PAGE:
Time, like love, is a universal subject in songs. Time is also a universal theme when discussing vulns; it’s a key component of risk. Equally universal is the heartbreak we feel when finding out about critical vulns or trying to figure out how to fix them.
Identifying vulns is an important part of evaluating an app’s overall risk. Vuln discovery comes from many sources — scanners, crowds, pen tests, red teams, devs, or others. These are also affected by the budget available for vuln discovery.
Fixing vulns is an important part of reducing an app’s overall risk. Whether you primarily find or fix vulns, it’s helpful to shift perspective between the two tasks. Both sides should be working against similar threat models, but the information they have will affect how each interprets, expands, or contracts those models. It’s mutually beneficial when teams can educate each other on how they perceive these models. This is especially important for resolving vulns efficiently and effectively.
My previous post looked at average resolution times across vuln categories. It revealed a stark bias that the category of Redirects and Forwards took by far the greatest amount of days to resolve, with an implication that such vulns likely pose the least risk and therefore require the least investment of DevOps attention.
In a continuation of the theme of resolution, here’s a graph that shows the relative number of days to resolve vulns of different risk levels. The days are measured against the average resolution time across all vulns. Fewer days represents a faster fix, greater days a longer one.
It’s refreshing to see that the most critical vulns are fixed more quickly than average, and unsurprising to see that low-risk vulns take far longer than average. The top and bottom match what we’d expect from DevOps teams prioritizing their efforts based on risk.
But the graph doesn’t form an idealized Z, where the number of days would be least (left-hand side) for the most critical vulns and progressively increase (towards right-hand side) for less critical ones. What’s going on in the middle?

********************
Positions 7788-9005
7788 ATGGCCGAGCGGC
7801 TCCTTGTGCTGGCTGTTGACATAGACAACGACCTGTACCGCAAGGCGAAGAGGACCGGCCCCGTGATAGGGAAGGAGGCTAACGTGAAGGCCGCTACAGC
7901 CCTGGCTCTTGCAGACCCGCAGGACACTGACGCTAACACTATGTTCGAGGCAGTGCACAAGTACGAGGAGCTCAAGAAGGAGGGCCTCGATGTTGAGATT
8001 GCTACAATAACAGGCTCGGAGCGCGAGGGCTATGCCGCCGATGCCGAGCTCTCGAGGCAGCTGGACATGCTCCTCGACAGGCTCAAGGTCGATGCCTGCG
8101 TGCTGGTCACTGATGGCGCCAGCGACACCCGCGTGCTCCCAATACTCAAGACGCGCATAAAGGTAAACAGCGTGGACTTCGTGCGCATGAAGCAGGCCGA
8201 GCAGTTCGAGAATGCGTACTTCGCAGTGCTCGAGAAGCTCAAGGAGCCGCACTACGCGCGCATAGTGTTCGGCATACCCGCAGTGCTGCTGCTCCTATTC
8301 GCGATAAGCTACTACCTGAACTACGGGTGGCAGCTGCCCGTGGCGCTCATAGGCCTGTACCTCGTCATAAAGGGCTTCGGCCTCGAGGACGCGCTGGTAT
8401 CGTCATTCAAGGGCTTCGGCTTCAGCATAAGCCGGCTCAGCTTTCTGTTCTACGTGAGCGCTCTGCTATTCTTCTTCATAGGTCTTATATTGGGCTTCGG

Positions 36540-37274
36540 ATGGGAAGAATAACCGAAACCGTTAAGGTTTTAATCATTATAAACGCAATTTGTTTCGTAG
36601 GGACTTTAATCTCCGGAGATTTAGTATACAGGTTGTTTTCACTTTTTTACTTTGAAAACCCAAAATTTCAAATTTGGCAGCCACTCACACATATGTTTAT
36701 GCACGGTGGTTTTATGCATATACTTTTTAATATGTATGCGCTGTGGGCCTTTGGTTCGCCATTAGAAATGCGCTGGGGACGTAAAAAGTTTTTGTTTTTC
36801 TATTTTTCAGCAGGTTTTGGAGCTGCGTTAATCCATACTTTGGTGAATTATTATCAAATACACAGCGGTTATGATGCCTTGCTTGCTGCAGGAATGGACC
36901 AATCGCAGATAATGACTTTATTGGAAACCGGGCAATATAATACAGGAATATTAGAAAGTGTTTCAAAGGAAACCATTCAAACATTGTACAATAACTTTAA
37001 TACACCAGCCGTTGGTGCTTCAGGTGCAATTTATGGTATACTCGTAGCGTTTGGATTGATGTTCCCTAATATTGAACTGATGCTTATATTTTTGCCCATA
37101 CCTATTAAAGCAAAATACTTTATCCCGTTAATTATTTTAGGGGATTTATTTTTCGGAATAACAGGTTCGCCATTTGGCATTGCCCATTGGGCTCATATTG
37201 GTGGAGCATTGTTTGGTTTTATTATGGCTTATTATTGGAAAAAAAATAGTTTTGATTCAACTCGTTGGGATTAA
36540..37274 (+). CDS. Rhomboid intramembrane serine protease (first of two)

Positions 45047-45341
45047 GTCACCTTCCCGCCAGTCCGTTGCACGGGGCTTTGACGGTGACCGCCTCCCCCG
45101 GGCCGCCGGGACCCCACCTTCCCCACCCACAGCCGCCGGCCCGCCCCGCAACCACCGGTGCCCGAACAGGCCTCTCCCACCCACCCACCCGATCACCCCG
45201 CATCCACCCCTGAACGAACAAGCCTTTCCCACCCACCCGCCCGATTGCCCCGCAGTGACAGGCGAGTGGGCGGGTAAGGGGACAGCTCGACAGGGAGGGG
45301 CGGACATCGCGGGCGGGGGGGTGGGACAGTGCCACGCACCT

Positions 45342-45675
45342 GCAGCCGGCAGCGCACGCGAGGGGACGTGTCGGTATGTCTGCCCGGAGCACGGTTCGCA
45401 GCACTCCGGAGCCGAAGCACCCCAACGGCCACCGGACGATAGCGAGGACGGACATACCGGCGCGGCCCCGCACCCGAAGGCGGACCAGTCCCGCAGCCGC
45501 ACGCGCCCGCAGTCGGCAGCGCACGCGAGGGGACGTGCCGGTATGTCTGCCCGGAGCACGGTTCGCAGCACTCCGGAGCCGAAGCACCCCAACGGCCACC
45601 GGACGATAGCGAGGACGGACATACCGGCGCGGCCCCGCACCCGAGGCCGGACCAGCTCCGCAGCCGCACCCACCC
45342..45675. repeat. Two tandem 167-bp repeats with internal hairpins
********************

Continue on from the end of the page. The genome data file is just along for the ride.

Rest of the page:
This messy middle provides a seed for many different discussions. As a metric, the number of days until a vuln is resolved is important, but it offers an incomplete story. Some vulns might be easy to find, but complex to fix. Some vulns might have one level risk when reported, but a lower one when reviewed by the DevOps team — not uncommon when the person who discovers the vuln doesn’t have the full context of the vuln’s impact. Others might be resolved by accepting the risk.
(We might also use this to start a discussion on whether risk has been assigned in an effective manner. Calculating and managing risk is another topic for future posts.)
As in the previous post, I haven’t noted any specific numbers related to the days. We’ll tackle SLAs and concrete timelines in a future post. The focus here is whether the criticality of a vuln influences the time it takes to resolve it. In the ideal world, they should be inversely related (more critical takes less time). But we live in the real world, where DevOps teams must make engineering trade-offs, address underlying problems, revisit assumptions, and review architectures.
Fortunately, it looks like many organizations focus attention on critical vulns. The real world is messy — just listen to all those songs about time and love. Metrics don’t make things any cleaner, but they can give us different ways to evaluate just how messy it is.
Interested in learning more about this topic? Keep an eye here on the blog for more posts. I’ll also be presenting more details about these graphs and more at conferences throughout 2018. The next one will be DevSecCon Singapore — check it out if you’re in the region!